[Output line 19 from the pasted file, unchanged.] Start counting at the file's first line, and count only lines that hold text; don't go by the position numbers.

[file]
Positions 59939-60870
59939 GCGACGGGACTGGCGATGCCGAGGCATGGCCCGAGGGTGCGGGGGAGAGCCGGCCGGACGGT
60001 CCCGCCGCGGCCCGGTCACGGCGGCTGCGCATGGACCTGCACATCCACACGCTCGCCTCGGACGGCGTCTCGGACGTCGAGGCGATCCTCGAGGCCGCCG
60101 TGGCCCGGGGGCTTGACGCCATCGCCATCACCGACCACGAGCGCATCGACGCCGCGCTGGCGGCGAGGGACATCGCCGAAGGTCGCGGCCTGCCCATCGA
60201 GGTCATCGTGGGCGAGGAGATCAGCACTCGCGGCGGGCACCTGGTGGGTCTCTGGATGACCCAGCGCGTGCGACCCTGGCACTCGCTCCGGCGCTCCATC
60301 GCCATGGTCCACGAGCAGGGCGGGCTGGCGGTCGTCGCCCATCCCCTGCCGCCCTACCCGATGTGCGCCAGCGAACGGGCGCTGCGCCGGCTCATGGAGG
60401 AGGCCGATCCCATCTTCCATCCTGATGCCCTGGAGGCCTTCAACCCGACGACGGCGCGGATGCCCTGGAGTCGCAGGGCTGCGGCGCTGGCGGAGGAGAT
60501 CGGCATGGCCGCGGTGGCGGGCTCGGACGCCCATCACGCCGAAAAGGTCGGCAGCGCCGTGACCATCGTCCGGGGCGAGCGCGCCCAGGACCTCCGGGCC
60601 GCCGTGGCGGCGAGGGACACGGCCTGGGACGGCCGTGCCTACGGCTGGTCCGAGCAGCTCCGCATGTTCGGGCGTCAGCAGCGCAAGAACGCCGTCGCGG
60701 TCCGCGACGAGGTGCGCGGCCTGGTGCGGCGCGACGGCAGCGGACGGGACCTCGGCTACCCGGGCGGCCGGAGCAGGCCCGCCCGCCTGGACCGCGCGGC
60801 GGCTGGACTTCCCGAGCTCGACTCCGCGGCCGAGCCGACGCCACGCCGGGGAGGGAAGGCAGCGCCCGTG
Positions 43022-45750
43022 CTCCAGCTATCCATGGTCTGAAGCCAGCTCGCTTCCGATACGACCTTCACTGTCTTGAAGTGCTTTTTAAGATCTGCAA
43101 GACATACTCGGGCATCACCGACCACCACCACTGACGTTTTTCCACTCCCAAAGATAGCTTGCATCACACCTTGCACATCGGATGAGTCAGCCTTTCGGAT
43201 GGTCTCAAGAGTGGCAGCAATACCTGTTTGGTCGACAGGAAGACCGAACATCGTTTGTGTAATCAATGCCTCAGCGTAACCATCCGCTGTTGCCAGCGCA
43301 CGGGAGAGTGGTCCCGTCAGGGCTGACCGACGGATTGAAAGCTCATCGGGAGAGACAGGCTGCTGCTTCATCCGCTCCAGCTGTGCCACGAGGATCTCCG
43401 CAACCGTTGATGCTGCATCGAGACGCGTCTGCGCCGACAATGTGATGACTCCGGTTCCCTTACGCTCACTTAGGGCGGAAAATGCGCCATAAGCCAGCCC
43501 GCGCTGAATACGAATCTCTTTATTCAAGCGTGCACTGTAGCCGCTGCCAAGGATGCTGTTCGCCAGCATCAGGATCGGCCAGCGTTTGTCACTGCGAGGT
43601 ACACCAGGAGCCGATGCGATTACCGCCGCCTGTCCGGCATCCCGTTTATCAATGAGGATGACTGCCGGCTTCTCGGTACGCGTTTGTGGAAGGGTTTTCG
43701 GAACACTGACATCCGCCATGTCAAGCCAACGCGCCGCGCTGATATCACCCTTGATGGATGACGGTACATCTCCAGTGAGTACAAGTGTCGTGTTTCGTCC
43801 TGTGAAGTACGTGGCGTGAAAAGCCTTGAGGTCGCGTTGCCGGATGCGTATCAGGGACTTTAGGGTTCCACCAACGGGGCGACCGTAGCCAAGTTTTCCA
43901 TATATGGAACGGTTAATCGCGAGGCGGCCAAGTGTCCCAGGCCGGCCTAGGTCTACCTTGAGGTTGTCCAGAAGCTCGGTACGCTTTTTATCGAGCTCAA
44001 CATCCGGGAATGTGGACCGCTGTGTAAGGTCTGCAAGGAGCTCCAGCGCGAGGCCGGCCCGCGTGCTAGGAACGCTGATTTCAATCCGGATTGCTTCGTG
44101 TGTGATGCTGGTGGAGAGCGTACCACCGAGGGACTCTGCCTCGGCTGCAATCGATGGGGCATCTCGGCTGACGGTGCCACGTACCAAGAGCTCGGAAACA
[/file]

43601 ACACCAGGAGCCGATGCGATTACCGCCGCCTGTCCGGCATCCCGTTTATCAATGAGGATGACTGCCGGCTTCTCGGTACGCGTTTGTGGAAGGGTTTTCG